Addison and Ferrisburgh vote no on elementary school closings
All of this discussion has been about money, and yes that’s a concern, but we are Vermont … We maintain (Vermont’s) independence by how our children see the community function. And I don’t want us to lose sight of that.
— Karlene DeVine, Ferrisburgh resident
ADDISON & FERRISBURGH — On Tuesday voters in Addison and Ferrisburgh, by large margins, rejected the Addison Northwest School District’s proposal to close Addison Central School (ACS) and Ferrisburgh Central School (FCS) on June 30, 2020.
In Addison the tally was 373 opposed and 123 in favor.
In Ferrisburgh: 884 opposed–160 in favor.
Voter turnout was 46 percent in Addison and 45 percent in Ferrisburgh.
“Our towns have spoken through (this) vote — both strongly opposed to closing Addison’s and Ferrisburgh’s schools,” wrote Addison resident Ashley Paquette in an email on behalf of Addison’s chapter of the Rural School Alliance, which opposed the proposal. “The ballot asked if we wanted to close ‘For use as an Elementary School.’ The answer is that we want to remain intact and vital.”
Ferrisburgh resident Raïssa Venables expressed similar sentiments.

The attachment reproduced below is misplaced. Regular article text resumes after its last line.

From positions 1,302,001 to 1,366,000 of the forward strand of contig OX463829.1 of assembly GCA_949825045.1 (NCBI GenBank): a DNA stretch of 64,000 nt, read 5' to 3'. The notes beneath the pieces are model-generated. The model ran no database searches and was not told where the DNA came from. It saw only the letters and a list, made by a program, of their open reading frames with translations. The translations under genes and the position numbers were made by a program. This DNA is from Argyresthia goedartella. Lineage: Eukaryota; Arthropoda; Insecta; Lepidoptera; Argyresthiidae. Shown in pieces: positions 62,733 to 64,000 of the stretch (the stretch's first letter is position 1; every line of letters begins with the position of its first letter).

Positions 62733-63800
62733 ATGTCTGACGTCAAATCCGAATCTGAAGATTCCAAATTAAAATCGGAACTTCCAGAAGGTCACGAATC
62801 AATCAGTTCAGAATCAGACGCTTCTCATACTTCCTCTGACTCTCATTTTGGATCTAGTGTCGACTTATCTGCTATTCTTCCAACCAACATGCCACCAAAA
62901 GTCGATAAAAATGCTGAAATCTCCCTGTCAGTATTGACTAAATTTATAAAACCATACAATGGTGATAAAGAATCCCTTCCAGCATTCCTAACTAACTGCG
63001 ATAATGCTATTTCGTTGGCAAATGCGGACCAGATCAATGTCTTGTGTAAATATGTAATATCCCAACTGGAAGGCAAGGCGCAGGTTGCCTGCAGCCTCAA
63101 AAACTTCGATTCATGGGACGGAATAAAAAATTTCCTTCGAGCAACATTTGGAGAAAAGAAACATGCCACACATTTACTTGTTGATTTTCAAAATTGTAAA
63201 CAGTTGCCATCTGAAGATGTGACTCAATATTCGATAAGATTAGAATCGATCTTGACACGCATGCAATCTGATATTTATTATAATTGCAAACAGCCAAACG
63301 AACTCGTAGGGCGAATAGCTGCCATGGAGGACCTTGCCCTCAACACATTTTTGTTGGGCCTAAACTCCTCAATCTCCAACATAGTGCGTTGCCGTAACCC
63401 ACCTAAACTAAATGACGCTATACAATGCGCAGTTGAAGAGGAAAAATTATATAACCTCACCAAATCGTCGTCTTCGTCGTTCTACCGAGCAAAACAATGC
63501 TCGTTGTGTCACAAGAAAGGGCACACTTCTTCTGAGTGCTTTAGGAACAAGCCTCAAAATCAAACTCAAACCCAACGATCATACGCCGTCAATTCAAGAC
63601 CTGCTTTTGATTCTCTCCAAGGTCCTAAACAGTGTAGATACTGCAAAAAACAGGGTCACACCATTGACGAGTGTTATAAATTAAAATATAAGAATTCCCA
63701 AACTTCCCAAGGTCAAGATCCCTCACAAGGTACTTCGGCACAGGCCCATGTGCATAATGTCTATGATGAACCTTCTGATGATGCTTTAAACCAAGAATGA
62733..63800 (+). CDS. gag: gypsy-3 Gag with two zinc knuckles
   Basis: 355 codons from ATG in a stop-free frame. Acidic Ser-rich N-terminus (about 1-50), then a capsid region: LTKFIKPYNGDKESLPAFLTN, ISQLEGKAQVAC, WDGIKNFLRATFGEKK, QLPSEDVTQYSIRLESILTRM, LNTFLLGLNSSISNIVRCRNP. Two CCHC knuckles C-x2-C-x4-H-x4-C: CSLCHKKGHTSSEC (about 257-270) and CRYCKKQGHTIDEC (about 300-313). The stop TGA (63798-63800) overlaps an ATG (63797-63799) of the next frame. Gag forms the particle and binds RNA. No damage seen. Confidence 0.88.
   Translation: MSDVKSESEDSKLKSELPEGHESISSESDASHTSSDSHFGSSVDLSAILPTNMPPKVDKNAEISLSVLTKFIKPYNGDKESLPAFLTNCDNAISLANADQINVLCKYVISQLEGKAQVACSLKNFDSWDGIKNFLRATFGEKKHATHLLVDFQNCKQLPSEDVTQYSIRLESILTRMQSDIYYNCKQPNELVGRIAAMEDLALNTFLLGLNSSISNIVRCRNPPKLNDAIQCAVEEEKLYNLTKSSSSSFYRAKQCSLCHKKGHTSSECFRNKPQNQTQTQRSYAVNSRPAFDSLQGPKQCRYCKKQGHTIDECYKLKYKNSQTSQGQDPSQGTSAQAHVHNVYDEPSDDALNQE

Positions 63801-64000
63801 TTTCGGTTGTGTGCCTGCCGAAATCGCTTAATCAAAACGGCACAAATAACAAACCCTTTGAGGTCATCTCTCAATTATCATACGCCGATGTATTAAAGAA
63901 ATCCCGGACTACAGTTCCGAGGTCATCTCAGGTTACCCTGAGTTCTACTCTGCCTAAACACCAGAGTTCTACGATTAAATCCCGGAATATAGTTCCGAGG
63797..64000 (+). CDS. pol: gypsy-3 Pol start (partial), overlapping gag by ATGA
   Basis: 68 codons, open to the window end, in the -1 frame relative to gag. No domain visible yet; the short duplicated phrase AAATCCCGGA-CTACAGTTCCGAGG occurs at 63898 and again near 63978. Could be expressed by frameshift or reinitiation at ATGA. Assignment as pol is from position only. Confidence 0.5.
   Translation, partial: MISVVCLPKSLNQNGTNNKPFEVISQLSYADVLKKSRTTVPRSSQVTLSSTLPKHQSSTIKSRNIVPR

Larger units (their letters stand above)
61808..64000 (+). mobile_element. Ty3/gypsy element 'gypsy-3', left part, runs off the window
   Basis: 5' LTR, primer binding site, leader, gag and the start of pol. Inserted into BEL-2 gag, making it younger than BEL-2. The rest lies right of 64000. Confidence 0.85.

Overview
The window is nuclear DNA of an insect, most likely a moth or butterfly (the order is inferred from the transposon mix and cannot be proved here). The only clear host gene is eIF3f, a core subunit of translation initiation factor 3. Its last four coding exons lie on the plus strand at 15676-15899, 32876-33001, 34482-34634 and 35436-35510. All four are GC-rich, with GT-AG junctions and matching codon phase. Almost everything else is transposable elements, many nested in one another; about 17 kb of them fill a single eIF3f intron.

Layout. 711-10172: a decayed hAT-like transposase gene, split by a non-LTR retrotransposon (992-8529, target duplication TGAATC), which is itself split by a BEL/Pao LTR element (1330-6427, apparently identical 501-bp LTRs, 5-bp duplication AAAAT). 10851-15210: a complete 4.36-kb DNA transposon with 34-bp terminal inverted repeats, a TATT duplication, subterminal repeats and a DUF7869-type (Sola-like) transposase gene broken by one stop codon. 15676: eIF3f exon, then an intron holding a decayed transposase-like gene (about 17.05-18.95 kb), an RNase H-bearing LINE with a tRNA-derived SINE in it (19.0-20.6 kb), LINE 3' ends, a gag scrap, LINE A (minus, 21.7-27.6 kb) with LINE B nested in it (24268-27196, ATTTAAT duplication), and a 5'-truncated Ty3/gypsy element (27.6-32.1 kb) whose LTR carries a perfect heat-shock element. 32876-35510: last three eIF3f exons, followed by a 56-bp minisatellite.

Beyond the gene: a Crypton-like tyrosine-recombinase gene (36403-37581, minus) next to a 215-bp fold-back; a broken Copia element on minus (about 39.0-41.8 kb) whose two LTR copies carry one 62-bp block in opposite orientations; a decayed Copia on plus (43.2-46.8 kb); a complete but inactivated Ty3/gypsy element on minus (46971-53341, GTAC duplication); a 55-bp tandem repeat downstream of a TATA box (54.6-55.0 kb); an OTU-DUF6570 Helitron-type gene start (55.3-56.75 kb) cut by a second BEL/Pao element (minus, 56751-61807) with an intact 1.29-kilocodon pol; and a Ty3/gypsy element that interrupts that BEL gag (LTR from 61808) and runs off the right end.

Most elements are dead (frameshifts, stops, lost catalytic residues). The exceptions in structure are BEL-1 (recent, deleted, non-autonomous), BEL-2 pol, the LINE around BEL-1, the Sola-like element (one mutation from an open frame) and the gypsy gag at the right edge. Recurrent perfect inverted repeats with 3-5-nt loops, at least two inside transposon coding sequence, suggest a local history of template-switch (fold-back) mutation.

“Ferrisburgh and Addison residents sent a resounding message to the ANWSD school board, superintendent of schools and our state representatives: Residents value their local schools and mandate that they remain open,” she wrote in an email on behalf of RSA’s Ferrisburgh chapter.
ANWSD educates about 850 students in four schools — ACS, FCS, Vergennes Union Elementary School and Vergennes Union High School. In addition to Addison, Ferrisburgh and Vergennes, the district also teaches children in Panton and Waltham.
Like many school districts in Vermont ANWSD is facing rising costs and declining enrollment.
Earlier this year district officials warned residents that it needed to cut $955,000 from its upcoming budget in order to remain under the per-pupil spending limit and avoid associated penalties imposed by the state. The ANWSD board had hoped to achieve significant budget savings by eliminating the fixed costs associated with operating ACS and FCS. Otherwise, it told district residents, program cuts would have to be made at the high school.
The district also said that moving Addison and Ferrisburgh students to Vergennes would lead to greater educational equity.
At a voter-information meeting in Addison the night before the vote, Carole McBride, who lives in Addison but sends her children to VUES, agreed.
“I removed one of my kids (from ACS) because it just wasn’t a great fit for her,” McBride explained to a gathering of about 35. “And then my other two (children) found out what they were missing out on, and they decided that they wanted to leave (the school). We love Addison, we love the teachers, we love the environment, but the kids really wanted the choices and opportunities that were available elsewhere.”
McBride’s daughter was the only girl in her fifth-grade class at ACS, she continued — a time of life when she really needed peers.